Shock and ale: electric fence keeps drinkers back from the bar in English pub
By Tom Nicholson St JUST, England (Reuters) - Man walks into a bar, and into an electric fence. It's not a joke, but rather the novel measure taken by one Cornish pub to enforce distance rules to stop the spread of COVID-19. The landlord of Star Inn in the village of St Just, south-west England, has installed an electric fence in front of the bar to make sure that social distancing guidelines are followed.
By Tom Nicholson
St JUST, England (Reuters) - Man walks into a bar, and into an electric fence. It's not a joke, but rather the novel measure taken by one Cornish pub to enforce distance rules to stop the spread of COVID-19.
The landlord of Star Inn in the village of St Just, south-west England, has installed an electric fence in front of the bar to make sure that social distancing guidelines are followed.
"If I had put a little bit of rope there I don't think anybody would have taken this much attention as they have to an electric fence," pub landlord Jonny McFadden said.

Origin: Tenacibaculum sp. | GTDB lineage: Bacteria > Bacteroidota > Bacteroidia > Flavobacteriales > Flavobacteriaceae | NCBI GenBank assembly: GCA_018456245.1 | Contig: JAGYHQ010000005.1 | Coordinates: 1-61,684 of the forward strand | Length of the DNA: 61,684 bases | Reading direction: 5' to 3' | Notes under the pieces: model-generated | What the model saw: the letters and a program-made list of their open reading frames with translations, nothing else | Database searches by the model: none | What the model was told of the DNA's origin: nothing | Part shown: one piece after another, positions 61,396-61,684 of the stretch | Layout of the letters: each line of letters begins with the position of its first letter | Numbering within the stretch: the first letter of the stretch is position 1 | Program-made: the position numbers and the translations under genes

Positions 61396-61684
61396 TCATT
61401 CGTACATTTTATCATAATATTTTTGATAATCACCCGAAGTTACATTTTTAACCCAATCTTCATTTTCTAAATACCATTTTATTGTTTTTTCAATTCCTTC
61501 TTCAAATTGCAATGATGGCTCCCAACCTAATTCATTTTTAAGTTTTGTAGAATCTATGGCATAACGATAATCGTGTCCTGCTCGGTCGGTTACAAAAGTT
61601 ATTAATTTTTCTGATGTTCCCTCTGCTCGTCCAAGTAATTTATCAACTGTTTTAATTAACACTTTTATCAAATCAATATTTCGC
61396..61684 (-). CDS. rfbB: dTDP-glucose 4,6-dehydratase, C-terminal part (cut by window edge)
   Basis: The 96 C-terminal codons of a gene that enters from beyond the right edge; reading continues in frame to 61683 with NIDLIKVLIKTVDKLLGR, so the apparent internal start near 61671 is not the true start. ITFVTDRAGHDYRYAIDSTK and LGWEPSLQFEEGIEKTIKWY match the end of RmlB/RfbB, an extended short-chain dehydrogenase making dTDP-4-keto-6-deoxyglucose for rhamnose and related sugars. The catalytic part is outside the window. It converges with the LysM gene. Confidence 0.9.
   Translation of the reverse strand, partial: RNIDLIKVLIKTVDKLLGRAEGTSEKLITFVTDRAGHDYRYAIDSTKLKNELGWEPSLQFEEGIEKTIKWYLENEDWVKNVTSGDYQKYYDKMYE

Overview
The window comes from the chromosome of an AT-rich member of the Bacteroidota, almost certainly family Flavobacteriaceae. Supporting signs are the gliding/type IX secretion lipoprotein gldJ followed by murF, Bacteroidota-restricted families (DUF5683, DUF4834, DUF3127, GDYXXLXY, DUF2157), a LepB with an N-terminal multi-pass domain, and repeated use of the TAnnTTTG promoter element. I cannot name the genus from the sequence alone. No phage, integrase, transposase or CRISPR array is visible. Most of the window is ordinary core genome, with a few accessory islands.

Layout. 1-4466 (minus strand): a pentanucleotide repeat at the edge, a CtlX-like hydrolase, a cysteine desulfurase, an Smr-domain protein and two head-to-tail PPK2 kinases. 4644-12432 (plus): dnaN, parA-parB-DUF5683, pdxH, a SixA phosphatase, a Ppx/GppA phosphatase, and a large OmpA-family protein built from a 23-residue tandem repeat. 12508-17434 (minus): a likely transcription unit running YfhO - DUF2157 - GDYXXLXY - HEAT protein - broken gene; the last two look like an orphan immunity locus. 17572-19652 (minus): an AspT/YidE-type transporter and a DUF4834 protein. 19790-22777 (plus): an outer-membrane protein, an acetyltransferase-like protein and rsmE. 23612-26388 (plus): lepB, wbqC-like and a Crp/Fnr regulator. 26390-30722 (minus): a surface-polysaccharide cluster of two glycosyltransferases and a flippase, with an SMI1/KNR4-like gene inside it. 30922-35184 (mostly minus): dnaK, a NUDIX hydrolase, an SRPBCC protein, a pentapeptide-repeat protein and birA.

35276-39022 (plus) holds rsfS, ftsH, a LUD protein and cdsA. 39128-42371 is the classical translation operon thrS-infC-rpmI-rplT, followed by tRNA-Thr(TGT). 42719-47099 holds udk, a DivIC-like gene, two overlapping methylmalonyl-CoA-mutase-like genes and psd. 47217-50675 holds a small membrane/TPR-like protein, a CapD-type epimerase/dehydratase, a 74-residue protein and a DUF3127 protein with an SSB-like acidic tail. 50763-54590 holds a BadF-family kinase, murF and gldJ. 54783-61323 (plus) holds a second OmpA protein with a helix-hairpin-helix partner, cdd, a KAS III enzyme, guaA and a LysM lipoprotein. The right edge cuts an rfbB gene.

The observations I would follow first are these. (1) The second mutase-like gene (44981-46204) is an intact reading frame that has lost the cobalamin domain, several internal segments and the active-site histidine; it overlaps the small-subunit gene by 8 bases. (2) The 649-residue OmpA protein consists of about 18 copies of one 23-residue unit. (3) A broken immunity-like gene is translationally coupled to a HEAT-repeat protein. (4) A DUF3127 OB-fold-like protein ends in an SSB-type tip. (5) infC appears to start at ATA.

Pubs in England were allowed to reopen on July 4, but must implement social distancing measures. That includes minimising staff contact with customers, and reducing the time pub-goers spend at the bar.
McFadden said the rules represented a big culture change for his pub.
"I run a very small bar. Everybody is accustomed to sitting at the bar, pushing at the bar. They can't do that now. Things have changed," he said.
Although the fence is not turned on, McFadden said that the same logic which works in the nearby farms of rural Cornwall works for the local drinkers too.
"As long as there's a warning sign on an electric fence and you are warned about it, it's totally legal. And there's the fear factor - it works," he said.
"People are like sheep. Sheep keep away, people keep away."
(Writing by Alistair Smout; editing by Stephen Addison)
This story has not been edited by Firstpost staff and is generated by auto-feed.
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